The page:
But still, during our last jaunt down through the Pacific four years ago though we met several younger sailors on smaller boats, we’d usually been surrounded by folks over 50 on boats over 45 feet in length. So it is good to learn that the trend might be changing, that lots of other folks are realizing you can successfully cruise on a small affordable boat on a limited budget while they are young. Duncan and Ruth’s story also shows that real bargains can be found for people who are, as their boat name implies, impetuous and willing to put in some hard physical work. In spite of living in the UK, when they saw an advert for Impetuous Too which had been a victim of a hurricane in Texas, they couldn’t resist taking a look at her. They flew to the US justifying the trip by saying it would be an interesting vacation. Then they saw the boat and decided to change their lives. Though her hull was not damaged, her mast was irreparable, her rudder and much of her gear missing, and they recognized her virtues. It took them three years got get their boat ready for sea, to re-configure their lives so they could set sail. And like others we have met, they are cruising for about $1,000 US a month. You can read a breakdown of their cruising expenses at www.impetuoustoo.blogspot.com.
The next morning Duncan and Ruth were off to explore more of New Zealand, with a promise to return if, as they hoped, they sailed right around the country. As I watched them sail out of the cove I thought of the many voyagers who cross the Pacific and arrive in New Zealand eager to put their boat on a mooring or on the hard where they leave it until it is time to sail back to the tropics. They miss the wonderful sailing to be found around New Zealand. I have tried to correlate the differences between those who store their boats away for six months and those who do explore this coast under sail. One thing stands out, those with smaller (under 40 feet) boats and smaller budgets tend to explore more. It might be because their boats are easier to handle, easier to sail or they moved at a slower pace and accepted they couldn’t visit every possible island along the way, thus they arrive in New Zealand less tired by voyaging across the whole Pacific. Or the smaller boat required less maintenance once they arrived or was easier to get under way. Their smaller budget might have made it less tempting to leave the boat and fly “home.” Or it may be their boat has truly become their only home. Whatever the case, each of the voyagers that has dropped anchor in our cove and rowed ashore to share their adventures seemed to be full of stories about the great experiences they had by sailing away from the temptations of Opua or Whangerie so they could meet local folks.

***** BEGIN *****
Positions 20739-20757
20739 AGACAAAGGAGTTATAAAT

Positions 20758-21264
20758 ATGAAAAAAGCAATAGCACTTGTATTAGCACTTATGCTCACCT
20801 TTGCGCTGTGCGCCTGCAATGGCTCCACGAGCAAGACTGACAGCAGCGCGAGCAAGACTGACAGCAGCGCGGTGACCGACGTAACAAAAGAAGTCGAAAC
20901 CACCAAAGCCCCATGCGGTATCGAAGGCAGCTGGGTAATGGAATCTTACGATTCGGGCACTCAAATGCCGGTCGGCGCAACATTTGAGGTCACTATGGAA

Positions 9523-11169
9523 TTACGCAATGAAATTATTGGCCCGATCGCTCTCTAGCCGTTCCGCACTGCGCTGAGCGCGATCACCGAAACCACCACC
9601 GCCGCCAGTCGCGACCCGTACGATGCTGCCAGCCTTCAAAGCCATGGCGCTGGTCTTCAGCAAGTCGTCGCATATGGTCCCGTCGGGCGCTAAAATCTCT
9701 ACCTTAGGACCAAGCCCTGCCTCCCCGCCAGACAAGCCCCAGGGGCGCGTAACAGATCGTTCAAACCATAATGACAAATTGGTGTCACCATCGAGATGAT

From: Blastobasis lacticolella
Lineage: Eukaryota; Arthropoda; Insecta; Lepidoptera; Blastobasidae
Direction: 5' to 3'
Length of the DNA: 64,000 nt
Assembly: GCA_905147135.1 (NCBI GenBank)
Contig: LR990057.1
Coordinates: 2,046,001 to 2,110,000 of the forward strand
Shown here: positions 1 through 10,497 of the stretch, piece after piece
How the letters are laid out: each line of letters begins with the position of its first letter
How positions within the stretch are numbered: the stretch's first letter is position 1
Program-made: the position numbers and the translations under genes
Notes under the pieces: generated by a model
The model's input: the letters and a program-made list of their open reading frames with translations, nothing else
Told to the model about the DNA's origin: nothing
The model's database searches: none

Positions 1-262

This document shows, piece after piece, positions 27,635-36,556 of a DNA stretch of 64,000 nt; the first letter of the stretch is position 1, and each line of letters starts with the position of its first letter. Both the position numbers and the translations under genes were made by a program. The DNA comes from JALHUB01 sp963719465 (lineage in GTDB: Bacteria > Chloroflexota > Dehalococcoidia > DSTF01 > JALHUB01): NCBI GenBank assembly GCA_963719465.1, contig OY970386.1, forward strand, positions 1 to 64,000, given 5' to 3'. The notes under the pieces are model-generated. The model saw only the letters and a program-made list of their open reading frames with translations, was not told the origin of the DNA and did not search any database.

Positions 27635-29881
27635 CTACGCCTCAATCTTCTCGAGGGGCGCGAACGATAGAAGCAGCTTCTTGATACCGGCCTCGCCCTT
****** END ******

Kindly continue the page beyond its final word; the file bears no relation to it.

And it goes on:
Out of season, off the beaten track – two more clues as to what made our life afloat fulfilling and extremely memorable.
Lin and Larry
P.S. The organizers of the Strictly Sail Pacific Boatshow at Jack London Square have asked me to present a special half day seminar on Sunday April 12th, Writing, Blogging, Video – how to make it pay. Gary “Cap’t Fatty” Goodlander will come along and add his thoughts to the section on book publishing. The fee includes entry to the boat show. Seating will be limited. Check this out at http://strictlysailpacific.com/seminars/writing-videos-blogging-how-to-make-it-pay/ I’ll also be at the authors’ corner all four days of the show and doing shorter free seminars. Hope to see some of you there.
P.S.S. For those of you who enjoy Facebook, I post once or twice a week on my own page, you are welcome to come along – https://www.facebook.com/lin.pardey